The Church has become fatalistic.  Because we don’t believe that people will come during Holy Week, we make provisions to enable them to not miss anything.  In so doing we perpetuate the problem by a) assuming they won’t come, b) enabling that behavior, c) skip a bunch of holy and good stuff in the name of “they would have missed it anyway.”  I’ve decided recently, however, that I’m not concerned with those who, for various reasons both good and contrived, won’t make it to services on Maundy Thursday and Good Friday.  My level of discomfort with them missing the Passion Narratives is waning as I become more and more interested in the experience of 25+/- disciples who will walk the way of the cross, the way of life and peace, with us every day from Palm Sunday until Easter Day.  I’m excited about offering those who desire it a full immersion into Jesus’ final week.  I want to be with them at about 12:30 on Good Friday when we stand at those haunting words, “when they reached the place called ‘the skull.’”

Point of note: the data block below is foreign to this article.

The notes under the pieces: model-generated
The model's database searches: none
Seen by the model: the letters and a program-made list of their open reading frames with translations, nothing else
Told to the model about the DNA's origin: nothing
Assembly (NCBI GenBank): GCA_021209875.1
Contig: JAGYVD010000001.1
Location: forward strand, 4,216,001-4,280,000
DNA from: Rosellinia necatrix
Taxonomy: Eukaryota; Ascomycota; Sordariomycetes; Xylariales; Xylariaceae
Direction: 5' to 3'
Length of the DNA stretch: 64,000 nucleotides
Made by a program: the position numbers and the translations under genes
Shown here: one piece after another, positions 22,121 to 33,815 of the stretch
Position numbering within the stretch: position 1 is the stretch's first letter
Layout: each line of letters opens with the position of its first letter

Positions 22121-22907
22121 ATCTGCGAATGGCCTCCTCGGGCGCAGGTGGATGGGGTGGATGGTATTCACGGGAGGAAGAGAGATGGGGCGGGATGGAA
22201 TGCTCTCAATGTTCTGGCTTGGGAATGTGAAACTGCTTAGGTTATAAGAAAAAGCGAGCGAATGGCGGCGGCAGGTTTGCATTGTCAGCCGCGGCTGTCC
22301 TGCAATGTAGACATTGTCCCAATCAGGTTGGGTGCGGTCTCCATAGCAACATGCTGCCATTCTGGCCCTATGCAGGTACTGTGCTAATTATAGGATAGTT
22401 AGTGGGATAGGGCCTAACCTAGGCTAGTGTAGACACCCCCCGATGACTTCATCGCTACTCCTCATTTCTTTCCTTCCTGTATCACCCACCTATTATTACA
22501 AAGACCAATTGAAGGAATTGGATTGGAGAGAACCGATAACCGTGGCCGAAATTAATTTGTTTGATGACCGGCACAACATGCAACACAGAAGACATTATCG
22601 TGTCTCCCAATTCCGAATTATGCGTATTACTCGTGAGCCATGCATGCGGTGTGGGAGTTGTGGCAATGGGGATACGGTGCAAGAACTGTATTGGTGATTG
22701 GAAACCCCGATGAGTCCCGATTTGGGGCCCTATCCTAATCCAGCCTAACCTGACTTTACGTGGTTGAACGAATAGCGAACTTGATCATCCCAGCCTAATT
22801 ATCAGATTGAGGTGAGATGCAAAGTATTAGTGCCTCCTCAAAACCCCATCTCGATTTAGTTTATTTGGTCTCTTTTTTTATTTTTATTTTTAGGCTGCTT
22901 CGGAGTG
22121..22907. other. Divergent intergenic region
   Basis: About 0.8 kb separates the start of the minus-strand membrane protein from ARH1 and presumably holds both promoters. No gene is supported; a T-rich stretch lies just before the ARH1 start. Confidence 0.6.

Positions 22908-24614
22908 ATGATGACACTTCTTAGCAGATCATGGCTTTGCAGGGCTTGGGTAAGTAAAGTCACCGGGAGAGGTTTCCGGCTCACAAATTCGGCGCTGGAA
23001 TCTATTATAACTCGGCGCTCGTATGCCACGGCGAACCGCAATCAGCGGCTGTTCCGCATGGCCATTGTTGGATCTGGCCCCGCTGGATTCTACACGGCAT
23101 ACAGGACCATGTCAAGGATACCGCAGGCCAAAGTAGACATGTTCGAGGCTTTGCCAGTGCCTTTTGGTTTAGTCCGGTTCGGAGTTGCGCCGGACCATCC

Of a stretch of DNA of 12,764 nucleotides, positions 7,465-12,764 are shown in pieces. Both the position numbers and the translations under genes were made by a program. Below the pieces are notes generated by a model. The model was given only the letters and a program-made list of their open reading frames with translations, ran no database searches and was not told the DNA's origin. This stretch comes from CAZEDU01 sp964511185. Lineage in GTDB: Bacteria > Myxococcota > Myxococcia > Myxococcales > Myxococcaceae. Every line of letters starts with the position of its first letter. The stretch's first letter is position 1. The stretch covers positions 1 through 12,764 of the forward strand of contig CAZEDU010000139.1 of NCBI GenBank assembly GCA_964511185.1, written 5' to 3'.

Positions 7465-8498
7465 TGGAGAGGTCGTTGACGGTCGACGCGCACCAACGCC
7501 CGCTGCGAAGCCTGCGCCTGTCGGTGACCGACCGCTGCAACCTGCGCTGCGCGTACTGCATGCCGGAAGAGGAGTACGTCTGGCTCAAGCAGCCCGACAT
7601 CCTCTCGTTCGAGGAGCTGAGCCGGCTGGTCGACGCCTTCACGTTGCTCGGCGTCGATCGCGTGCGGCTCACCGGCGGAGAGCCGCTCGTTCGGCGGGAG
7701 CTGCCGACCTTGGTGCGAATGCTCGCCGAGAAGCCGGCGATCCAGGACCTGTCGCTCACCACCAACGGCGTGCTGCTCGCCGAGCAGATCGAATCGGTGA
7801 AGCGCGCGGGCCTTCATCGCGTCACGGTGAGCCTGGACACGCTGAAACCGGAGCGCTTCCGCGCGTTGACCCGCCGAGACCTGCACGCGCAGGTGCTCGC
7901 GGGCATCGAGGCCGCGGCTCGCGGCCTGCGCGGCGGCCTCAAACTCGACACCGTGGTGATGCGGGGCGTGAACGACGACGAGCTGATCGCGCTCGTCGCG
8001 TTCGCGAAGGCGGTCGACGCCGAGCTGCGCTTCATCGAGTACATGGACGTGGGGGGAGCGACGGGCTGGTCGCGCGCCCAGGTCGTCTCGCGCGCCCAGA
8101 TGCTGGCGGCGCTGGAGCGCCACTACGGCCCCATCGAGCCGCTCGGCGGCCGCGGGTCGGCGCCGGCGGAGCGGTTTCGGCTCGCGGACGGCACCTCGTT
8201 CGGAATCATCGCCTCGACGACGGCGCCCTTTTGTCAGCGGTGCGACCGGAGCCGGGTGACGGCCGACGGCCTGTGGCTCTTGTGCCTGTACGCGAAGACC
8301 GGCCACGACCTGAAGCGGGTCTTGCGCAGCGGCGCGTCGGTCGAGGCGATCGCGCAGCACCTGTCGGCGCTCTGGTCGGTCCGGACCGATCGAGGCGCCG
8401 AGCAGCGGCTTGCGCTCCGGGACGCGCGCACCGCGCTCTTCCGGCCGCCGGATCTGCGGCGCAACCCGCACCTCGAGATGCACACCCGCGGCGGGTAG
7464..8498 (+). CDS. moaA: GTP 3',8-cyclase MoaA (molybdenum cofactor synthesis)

To me, the answer to the question posed in the title of this post is simple.  It is Palm Sunday, the first day of a Holy Week, the Holy Week.  It is about Jesus’ triumphal entry into Jerusalem and Pilate is making his royal entrance across town.  It is about cries of “hosanna” which means “Lord save us,” from a crowd of people who desire God’s real presence in their lives.  It is about the whole city of Jerusalem boiling over with turmoil at the sight of Jesus riding on the foal of a donkey.

This isn’t to say we won’t read the Passion this Sunday.  I’m coming around the truth that as an ordained clergyman in The Episcopal church, I can’t just skip it because I don’t like it, but I’ll be darned if you’re going to hear about it on this blog or in my sermon this week.  Nope, this week is about Palms, the Passion is important enough to have its own day.